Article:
The Pentagon, concerned about the flow of high technology to the Soviet bloc, is trying to limit foreign access to government and commercial computer data bases that contain sensitive technical information.
A range of legal and technological options are now under exploration, from licensing access to high-tech data bases to planting special computer programs within the data bases to monitor who is seeking what information.
Government officials concede, however, that they face formidable obstacles in devising a workable system, including such questions as whether data bases enjoy the same constitutional protections as other media and how to implement restrictions in ways that won't deny data-base benefits to American users.
"It's a supercomplex problem but it's being worked very intently," said Donald C. Latham, assistant secretary of defense for communications, command, control and intelligence.
The effort stems from a growing perception in the defense community that the export of high-technology data should be as strictly controlled as the export of high-technology goods.
"Cocom [the Coordinating Committee on Multilateral Export Controls, the multinational organization that determines what technologies are subject to export controls] is only beginning to talk about controlling soft information as opposed to hardware," said Stephen D. Bryen, deputy undersecretary of defense for trade security policy.
But Bryen acknowledged that proliferation of global computer networks and legal constraints could make enforcement of restrictions on international data flows very difficult.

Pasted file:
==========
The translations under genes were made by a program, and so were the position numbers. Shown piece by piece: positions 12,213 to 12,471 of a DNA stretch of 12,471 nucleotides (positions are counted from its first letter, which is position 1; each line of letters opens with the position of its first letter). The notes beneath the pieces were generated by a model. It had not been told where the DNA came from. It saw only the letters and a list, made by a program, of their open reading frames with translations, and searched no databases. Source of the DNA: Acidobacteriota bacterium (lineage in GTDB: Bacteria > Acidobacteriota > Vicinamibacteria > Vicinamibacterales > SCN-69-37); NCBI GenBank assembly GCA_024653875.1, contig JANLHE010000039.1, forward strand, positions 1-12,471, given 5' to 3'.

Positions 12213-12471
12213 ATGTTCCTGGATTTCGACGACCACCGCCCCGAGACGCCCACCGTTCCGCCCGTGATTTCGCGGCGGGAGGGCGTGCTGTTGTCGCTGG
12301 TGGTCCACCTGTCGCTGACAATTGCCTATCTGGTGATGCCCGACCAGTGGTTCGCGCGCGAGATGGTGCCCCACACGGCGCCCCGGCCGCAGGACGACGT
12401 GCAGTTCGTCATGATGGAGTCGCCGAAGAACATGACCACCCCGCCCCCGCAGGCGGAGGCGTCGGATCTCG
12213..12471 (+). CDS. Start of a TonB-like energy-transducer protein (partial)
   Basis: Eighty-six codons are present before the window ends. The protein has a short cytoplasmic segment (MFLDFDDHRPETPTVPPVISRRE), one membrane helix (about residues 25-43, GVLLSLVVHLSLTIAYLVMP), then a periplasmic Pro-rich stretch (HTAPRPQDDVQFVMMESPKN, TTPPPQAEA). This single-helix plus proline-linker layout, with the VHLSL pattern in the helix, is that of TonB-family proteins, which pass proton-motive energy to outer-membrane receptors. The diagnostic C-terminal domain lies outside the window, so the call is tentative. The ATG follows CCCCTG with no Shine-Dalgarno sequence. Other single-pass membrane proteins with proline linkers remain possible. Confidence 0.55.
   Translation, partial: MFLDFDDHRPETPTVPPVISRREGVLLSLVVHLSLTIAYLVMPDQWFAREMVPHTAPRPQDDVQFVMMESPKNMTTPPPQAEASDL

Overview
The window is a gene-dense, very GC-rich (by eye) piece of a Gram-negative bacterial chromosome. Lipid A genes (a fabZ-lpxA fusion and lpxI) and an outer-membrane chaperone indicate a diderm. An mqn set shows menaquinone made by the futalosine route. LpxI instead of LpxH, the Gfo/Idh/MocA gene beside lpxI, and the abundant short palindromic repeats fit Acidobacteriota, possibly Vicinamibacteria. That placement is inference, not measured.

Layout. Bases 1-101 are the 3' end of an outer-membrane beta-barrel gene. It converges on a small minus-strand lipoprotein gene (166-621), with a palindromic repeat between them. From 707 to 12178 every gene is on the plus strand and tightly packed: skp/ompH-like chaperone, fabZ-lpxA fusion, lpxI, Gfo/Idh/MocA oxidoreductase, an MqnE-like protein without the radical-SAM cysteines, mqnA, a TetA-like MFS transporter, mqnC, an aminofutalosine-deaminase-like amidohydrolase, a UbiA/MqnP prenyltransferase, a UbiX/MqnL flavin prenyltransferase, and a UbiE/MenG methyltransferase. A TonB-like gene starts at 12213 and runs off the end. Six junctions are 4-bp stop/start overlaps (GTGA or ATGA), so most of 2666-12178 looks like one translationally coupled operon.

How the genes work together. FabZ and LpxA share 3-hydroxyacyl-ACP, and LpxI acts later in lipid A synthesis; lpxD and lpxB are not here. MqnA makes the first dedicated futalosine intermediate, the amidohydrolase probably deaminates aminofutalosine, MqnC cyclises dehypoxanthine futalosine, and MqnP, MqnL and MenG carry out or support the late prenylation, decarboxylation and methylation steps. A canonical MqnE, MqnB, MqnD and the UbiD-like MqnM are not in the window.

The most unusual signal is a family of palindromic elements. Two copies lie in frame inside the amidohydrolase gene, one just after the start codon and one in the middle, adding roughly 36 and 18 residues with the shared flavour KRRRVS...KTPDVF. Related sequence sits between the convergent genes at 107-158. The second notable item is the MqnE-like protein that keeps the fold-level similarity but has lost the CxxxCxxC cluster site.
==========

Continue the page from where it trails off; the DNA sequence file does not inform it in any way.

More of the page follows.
Soviet scientists have publicly confirmed that they regularly gain access to U.S. computer data bases through overseas telephone hookups to keep up to date with advances in key technologies plus useful software that often resides in such systems.
At a conference held recently in Rome, the head of the Soviet Union's National Center for Automated Data Exchange indicated that Soviet researchers used data networks in Canada, Europe and elsewhere to gain access to commercial and government data bases in the United States.
These data-base systems, employing sophisticated computer software, enable users to retrieve in seconds reams of important technical data that would otherwise take months of painstaking library research. Data-base retrieval has become an indispensable tool of the international research community.
These systems, ranging from data bases housed in the national laboratories to commercial offerings from companies such as Dialog Inc. and Mead Data Central's Nexis, provide data from such fields as biotechnology, electrical engineering, materials science and high energy particle physics, as well as access to useful computer software.
An Air Force study on the issue, scheduled for release next month, is expected to identify foreign data-base access as a significant defense concern.
At this time, such Soviet bloc data-base retrieval violates no laws, which has prompted the national security community to consider countermeasures.
One approach is to create a new classification of technical data to put it beyond the reach of ordinary data-base access. The National Telecommunications Information Systems Security Committee (NTISSIC), an interagency group chaired by Latham, is expected to recommend the creation of a category of data -- called "sensitive" -- for federal agencies to implement. These data, defined as potentially related to national security, would require a special password or other method for data-base access.
"The practical option is to consider classification of the data base," said the Defense Department's Bryen.